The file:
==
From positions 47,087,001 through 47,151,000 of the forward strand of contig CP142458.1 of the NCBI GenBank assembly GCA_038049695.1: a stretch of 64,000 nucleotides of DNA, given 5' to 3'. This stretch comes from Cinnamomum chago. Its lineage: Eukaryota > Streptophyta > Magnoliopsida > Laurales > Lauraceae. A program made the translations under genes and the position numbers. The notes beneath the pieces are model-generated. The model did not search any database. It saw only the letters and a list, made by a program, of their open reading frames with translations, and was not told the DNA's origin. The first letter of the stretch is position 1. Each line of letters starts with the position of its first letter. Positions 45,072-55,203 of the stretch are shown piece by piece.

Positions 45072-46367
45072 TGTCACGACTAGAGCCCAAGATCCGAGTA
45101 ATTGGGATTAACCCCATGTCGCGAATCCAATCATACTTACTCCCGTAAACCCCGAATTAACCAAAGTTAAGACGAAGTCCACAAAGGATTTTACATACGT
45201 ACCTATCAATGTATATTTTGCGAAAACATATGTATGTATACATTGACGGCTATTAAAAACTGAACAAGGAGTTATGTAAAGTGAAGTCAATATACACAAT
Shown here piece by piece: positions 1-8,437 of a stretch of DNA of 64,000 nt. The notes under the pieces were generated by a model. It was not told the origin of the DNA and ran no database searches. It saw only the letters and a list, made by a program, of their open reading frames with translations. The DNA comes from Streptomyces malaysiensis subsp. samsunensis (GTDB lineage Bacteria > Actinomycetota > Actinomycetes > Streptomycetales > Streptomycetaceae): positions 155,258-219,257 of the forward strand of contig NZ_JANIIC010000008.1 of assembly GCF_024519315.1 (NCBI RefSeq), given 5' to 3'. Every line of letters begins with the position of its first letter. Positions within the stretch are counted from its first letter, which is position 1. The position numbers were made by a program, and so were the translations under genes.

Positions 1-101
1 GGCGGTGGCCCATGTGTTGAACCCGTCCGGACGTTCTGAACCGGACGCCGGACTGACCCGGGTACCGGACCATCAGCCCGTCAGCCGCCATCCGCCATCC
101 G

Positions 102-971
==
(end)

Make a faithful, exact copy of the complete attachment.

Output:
From positions 47,087,001 through 47,151,000 of the forward strand of contig CP142458.1 of the NCBI GenBank assembly GCA_038049695.1: a stretch of 64,000 nucleotides of DNA, given 5' to 3'. This stretch comes from Cinnamomum chago. Its lineage: Eukaryota > Streptophyta > Magnoliopsida > Laurales > Lauraceae. A program made the translations under genes and the position numbers. The notes beneath the pieces are model-generated. The model did not search any database. It saw only the letters and a list, made by a program, of their open reading frames with translations, and was not told the DNA's origin. The first letter of the stretch is position 1. Each line of letters starts with the position of its first letter. Positions 45,072-55,203 of the stretch are shown piece by piece.

Positions 45072-46367
45072 TGTCACGACTAGAGCCCAAGATCCGAGTA
45101 ATTGGGATTAACCCCATGTCGCGAATCCAATCATACTTACTCCCGTAAACCCCGAATTAACCAAAGTTAAGACGAAGTCCACAAAGGATTTTACATACGT
45201 ACCTATCAATGTATATTTTGCGAAAACATATGTATGTATACATTGACGGCTATTAAAAACTGAACAAGGAGTTATGTAAAGTGAAGTCAATATACACAAT
Shown here piece by piece: positions 1-8,437 of a stretch of DNA of 64,000 nt. The notes under the pieces were generated by a model. It was not told the origin of the DNA and ran no database searches. It saw only the letters and a list, made by a program, of their open reading frames with translations. The DNA comes from Streptomyces malaysiensis subsp. samsunensis (GTDB lineage Bacteria > Actinomycetota > Actinomycetes > Streptomycetales > Streptomycetaceae): positions 155,258-219,257 of the forward strand of contig NZ_JANIIC010000008.1 of assembly GCF_024519315.1 (NCBI RefSeq), given 5' to 3'. Every line of letters begins with the position of its first letter. Positions within the stretch are counted from its first letter, which is position 1. The position numbers were made by a program, and so were the translations under genes.

Positions 1-101
1 GGCGGTGGCCCATGTGTTGAACCCGTCCGGACGTTCTGAACCGGACGCCGGACTGACCCGGGTACCGGACCATCAGCCCGTCAGCCGCCATCCGCCATCC
101 G

Positions 102-971